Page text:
Special Objects: Exception to local state and messages. Primitive data types (can't be represented by another object/referenced to). Fixnum/Float/Rational, String, True/False, Hash, Array, Symbol
These special guys work like constructors instead of instantiating with a #new(). As opposed to can't put the value of the number in cause you'll go back into an infinite regress.
Forget about it, treat them like normal objects.

What is not a Ruby object?
-- Blocks on their own are not Ruby objects.

-- Operators

-- Debate on methods, with the larger consensus being not an object.

--Control structures


Duck Typing
A really interesting notion of Object Oriented languages is that the definition of a class is never finalized, because Ruby is a dynamic language. We can reopen classes to add more methods in. We can also define methods or remove them completely.

No way of knowing all the methods just by looking at Ruby source code, happens a lot in Rails. In ActiveRecord the methods in the model depend on the underlying database schema. No way of being certain what those messages are going to be. Other factors like which class they're being defined in, order of the files being loaded- the methods may be too late or too early. Apparently this is not really an issue for compiled languages. In Ruby developers think differently about type safety. They like to think about Duck Typing.

If it walks like a duck and quacks like a duck it probably is a duck.
So instead of asking about the class of an object, we should think about its behavior. The subtlety is Ruby doesn't care about classes rather than the messages being sent between objects. We should be thinking about the messages flowing between objects.

If you've written a lot of attr_accessors in your program time to revist for a redesign. Remember you should mostly be concerned with the flow of messages between objects, not with letting objects mess with the internal states of other objects.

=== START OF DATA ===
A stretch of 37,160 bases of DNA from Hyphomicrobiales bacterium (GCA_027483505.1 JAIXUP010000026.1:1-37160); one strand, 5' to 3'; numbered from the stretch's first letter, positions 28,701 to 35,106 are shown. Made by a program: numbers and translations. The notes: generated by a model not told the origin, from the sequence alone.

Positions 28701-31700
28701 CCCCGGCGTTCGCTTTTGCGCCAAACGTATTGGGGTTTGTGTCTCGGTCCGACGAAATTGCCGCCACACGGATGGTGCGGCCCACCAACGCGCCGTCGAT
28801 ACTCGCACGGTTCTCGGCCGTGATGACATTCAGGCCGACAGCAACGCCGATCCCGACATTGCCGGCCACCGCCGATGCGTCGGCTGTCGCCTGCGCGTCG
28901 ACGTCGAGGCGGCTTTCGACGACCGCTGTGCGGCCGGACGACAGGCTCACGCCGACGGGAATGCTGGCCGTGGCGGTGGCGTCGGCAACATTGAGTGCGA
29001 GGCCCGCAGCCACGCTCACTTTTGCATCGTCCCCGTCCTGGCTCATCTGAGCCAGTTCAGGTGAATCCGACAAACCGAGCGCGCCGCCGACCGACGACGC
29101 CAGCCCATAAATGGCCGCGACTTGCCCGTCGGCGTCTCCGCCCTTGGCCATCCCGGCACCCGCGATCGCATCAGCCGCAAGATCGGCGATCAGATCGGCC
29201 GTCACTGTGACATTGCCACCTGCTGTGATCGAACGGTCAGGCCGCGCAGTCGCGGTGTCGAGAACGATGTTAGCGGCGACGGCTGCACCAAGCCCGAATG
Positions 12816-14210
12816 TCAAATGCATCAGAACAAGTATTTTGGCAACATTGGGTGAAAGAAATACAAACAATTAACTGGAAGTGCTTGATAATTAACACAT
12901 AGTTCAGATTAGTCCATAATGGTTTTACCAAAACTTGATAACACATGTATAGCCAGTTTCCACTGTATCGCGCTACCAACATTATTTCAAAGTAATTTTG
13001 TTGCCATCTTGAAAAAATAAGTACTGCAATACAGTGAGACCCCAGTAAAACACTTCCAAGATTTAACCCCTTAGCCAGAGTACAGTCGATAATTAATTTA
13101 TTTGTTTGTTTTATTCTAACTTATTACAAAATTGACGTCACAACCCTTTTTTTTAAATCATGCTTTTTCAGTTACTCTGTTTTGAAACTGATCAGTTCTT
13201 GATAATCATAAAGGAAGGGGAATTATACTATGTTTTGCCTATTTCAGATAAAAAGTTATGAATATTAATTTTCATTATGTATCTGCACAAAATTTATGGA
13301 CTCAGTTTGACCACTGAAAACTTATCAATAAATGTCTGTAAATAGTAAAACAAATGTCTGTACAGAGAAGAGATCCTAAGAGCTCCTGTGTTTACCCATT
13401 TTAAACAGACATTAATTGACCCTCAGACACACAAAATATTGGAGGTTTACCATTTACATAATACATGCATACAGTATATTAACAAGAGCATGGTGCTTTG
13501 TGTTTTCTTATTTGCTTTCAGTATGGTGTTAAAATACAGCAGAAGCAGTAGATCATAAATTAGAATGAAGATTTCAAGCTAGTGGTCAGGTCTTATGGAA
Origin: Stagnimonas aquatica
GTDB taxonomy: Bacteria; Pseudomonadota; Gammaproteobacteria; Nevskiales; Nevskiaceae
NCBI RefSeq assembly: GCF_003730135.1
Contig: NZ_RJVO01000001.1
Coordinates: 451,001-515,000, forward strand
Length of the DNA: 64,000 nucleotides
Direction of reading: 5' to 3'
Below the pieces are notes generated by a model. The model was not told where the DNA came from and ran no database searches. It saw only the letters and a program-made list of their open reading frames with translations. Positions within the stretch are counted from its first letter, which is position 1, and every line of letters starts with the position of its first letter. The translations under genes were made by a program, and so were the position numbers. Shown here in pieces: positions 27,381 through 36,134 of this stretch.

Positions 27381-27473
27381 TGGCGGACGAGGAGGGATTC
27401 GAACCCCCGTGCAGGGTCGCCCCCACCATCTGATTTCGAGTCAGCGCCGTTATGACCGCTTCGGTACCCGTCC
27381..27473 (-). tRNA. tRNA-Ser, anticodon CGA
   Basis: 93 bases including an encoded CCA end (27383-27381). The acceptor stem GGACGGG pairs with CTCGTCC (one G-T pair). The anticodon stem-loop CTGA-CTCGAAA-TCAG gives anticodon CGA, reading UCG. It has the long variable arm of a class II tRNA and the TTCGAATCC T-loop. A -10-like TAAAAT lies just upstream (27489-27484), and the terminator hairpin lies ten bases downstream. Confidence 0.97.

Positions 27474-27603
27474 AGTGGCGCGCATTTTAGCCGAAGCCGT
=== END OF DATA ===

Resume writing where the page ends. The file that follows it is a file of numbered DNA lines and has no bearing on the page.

Code Reuse
Code reuse is about sharing/communicating the code you've written. Two types of Reuse: Inheritance & Modules.
Ruby supports single inheritance. Every class in Ruby has exactly one superclass. If you don't specify a superclass to your class, it assumes it's an "Object" class.
If we want something more flexible, Ruby allows us to use modules. Module is just a collection of methods. Looks a lot like a class. You can include them in classes using the 'include' keyword. You get all the methods. The superclass of class is module, so classes are just special types of modules.
'Extend' is another interesting way to use modules. So we know that every object has a class, but (uncommon fun fact) every object also has a Singleton class which just pertain to that instance, & it's own methods.

Method Dispatch
Fancy way of saying, if I call a method how does Ruby know where that method is defined. The first place Ruby looks for a method definition is the singleton-class, then the obj's class, then it's superclass till it reaches basic object which has no superclass and it hits nil- so no matching method. And that's where the story would end and you see a "NoMethod Error". But it doesn't. Ruby goes back to the singleton class and now looks for a method called #method-missing. #method_missing takes 3 arguments: (name, *args, &block)
Mad respect to Ruby for being so helpful and really wanting to find this method that doesn't even exist. Ruby really knows how to make a programmer feel special. So method-missing is a method called when you call a method and it can't be found. And repeats the whole process (following up the inheritance chain). Then it gives us the NoMethodError.


The whole concept of the fundamental nature of Ruby objects & how they communicate using messages obviously goes a lot deeper than this, but just sticking to a beginner-friendly level. I'm happy I didn't have the Google vocabulary to find an easy answer to my initial query. The small simple details are easy to look up, but understanding the larger complex concepts is pretty important. It gives us more control as a programmer. The unintended byproducts of ignorance are illuminating.